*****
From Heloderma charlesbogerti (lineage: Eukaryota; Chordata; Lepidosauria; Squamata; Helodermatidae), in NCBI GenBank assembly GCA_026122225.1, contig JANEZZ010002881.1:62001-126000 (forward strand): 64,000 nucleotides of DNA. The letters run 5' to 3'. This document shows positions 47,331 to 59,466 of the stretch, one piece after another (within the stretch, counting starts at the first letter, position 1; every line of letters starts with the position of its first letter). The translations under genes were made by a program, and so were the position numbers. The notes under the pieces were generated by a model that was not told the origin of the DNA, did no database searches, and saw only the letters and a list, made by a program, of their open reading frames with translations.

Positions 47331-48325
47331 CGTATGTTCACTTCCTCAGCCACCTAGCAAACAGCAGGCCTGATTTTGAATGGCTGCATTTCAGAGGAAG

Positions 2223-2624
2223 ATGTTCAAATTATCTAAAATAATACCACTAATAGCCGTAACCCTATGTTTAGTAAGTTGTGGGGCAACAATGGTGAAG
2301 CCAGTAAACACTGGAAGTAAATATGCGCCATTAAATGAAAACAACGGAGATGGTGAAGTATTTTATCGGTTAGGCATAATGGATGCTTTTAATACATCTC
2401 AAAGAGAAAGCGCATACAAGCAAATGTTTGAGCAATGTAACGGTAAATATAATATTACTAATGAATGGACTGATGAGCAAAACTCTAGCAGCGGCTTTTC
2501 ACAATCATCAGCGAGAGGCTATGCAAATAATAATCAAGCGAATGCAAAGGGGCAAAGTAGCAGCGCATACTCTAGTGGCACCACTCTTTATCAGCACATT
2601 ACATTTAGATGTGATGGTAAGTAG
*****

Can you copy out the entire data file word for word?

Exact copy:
From Heloderma charlesbogerti (lineage: Eukaryota; Chordata; Lepidosauria; Squamata; Helodermatidae), in NCBI GenBank assembly GCA_026122225.1, contig JANEZZ010002881.1:62001-126000 (forward strand): 64,000 nucleotides of DNA. The letters run 5' to 3'. This document shows positions 47,331 to 59,466 of the stretch, one piece after another (within the stretch, counting starts at the first letter, position 1; every line of letters starts with the position of its first letter). The translations under genes were made by a program, and so were the position numbers. The notes under the pieces were generated by a model that was not told the origin of the DNA, did no database searches, and saw only the letters and a list, made by a program, of their open reading frames with translations.

Positions 47331-48325
47331 CGTATGTTCACTTCCTCAGCCACCTAGCAAACAGCAGGCCTGATTTTGAATGGCTGCATTTCAGAGGAAG

Positions 2223-2624
2223 ATGTTCAAATTATCTAAAATAATACCACTAATAGCCGTAACCCTATGTTTAGTAAGTTGTGGGGCAACAATGGTGAAG
2301 CCAGTAAACACTGGAAGTAAATATGCGCCATTAAATGAAAACAACGGAGATGGTGAAGTATTTTATCGGTTAGGCATAATGGATGCTTTTAATACATCTC
2401 AAAGAGAAAGCGCATACAAGCAAATGTTTGAGCAATGTAACGGTAAATATAATATTACTAATGAATGGACTGATGAGCAAAACTCTAGCAGCGGCTTTTC
2501 ACAATCATCAGCGAGAGGCTATGCAAATAATAATCAAGCGAATGCAAAGGGGCAAAGTAGCAGCGCATACTCTAGTGGCACCACTCTTTATCAGCACATT
2601 ACATTTAGATGTGATGGTAAGTAG